NBCU And Sky Fight Through Sports Meltdown And Falling Ratings


While the coronavirus pandemic hit all of Comcast’s businesses in Q1, its impact on ad revenue differs across NBCU, Sky and its Xfinity cable unit, the company revealed Thursday.

And as with every other company in the world, Comcast expects to experience much more severe effects in the next quarter.

Higher prices stems NBCU’s losses

Advertising in Comcast’s cable networks business, which includes MSNBC and CNBC among others, fell 2.2% due to declining audience ratings and reduced ad spend that were the direct result of postponed sporting events. Higher pricing partially alleviated the declines.

Ad revenue in Comcast’s broadcast business was flat from COVID-19-related declines in ad spend as well as decreasing audience ratings. Broadcast ad revenue got a boost from higher prices and from local political advertising.

Comcast didn’t break out dollar amounts for NBCU’s ad revenue though the unit as a whole – which includes film releases and theme parks – saw a 7% YoY revenue decline to $7.7 billion.

Finally, Comcast CFO Michael Cavanagh said the company expects “no financial loss in 2020” from the postponement of the Olympic games.

Lack of sports a big threat to Sky 

Sky’s advertising revenue got walloped – down 11.6% to $513 million – but it wasn’t all due to the pandemic. Cavanagh pointed to “overall market weakness exacerbated by COVID-19” as well as European lawmakers cracking down on gambling ads.

But Comcast is certainly worried that the “significant revenue” from Sky Sports is under threat, and is letting customers pause their subscriptions to mitigate attrition.

Still, Cavanagh said the pause in sports will cause Sky’s EBITDA to decline 60% YoY for the second and third quarters combined.

Xfinity elevated by political spend

While most of Comcast’s cable communications business ($14.9 billion this quarter) comes from high-speed internet, it does bring in some ad revenue – about $557 million in Q1, which is flat growth YoY. That revenue stream was buoyed greatly by political advertising, without which it would have been down 4.5%.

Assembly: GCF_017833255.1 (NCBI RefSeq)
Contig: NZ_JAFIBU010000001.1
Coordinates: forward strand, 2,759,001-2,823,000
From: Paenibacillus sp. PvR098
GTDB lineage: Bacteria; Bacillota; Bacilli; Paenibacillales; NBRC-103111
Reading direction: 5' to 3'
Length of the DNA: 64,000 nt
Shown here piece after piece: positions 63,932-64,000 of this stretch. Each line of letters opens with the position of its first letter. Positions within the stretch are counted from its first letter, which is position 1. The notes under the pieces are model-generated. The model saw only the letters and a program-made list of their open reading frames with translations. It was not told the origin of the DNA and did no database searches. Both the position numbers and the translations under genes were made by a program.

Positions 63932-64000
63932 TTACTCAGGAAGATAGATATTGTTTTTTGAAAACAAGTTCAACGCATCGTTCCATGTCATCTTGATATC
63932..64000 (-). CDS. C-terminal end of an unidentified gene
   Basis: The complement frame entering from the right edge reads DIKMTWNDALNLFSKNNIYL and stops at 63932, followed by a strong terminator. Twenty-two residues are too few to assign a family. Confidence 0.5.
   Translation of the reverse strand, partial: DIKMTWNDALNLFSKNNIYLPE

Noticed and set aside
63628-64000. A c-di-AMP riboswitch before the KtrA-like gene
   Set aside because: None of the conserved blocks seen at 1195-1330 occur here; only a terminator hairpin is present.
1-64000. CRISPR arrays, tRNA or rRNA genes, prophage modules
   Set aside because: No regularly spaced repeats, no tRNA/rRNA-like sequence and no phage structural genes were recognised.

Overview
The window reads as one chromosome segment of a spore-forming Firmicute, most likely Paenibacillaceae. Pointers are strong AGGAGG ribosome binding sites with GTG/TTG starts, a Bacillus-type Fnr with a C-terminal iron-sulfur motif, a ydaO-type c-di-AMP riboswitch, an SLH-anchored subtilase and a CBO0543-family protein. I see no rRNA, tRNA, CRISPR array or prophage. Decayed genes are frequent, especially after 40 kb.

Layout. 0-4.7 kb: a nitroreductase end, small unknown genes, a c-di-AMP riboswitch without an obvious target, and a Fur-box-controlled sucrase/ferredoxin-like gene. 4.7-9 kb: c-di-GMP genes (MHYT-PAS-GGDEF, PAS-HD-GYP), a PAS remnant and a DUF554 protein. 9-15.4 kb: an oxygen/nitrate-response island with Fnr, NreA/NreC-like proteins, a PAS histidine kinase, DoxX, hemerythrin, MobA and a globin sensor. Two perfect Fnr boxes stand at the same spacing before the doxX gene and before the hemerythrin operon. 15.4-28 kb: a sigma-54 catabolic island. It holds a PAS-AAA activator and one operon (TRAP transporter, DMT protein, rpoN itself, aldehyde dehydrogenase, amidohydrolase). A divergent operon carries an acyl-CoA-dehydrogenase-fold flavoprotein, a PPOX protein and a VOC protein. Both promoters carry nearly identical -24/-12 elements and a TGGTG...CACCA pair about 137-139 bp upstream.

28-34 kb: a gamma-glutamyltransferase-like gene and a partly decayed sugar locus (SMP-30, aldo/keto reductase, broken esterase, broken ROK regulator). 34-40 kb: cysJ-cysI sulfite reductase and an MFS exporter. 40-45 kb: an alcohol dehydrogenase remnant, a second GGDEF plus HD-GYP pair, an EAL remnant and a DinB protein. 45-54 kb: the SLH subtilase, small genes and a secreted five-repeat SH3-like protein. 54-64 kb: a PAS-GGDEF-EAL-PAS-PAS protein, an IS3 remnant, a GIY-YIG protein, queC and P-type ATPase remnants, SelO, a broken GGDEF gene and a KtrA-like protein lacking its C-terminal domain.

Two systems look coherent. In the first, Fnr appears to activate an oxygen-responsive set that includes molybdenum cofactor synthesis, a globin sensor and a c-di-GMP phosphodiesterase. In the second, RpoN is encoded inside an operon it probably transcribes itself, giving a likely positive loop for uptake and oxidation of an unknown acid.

Why not release Peacock now? 

With consumers hanging around at home, it seems like NBCU could expedite the rollout of its Peacock streaming service – which launched for Xfinity customers April 15, but won’t be generally available until July 15.

But NBCU will continue with its gradual rollout. In launching just to Xfinity customers, the network can ensure Peacock works on the technical level and learn more about how audiences will use it.

Is Comcast rethinking film distribution?

Since Universal Pictures released the animated film “Trolls World Tour” through streaming platforms on April 10 for $19.99, it has raked in $100 million. But that haul hasn’t substantially changed the way that Comcast’s filmed entertainment business thinks about theatrical releases.

“There’s no question that theatrical will someday again be the central element to our business and the film business,” said NBCU CEO Jeff Shell, while acknowledging Comcast will have to make adjustments as movies are increasingly viewed at home.

Going forward, Comcast will decide on a film-by-film basis on the best release strategy. Shell noted that the debuts of “Fast & Furious 9” and “Minions: The Rise of Gru” have both been postponed to 2021, when he anticipates audiences will have returned to theaters.

However, paid video on demand will likely be a complimentary element going forward, though Shell wasn’t sure what form it will ultimately take.

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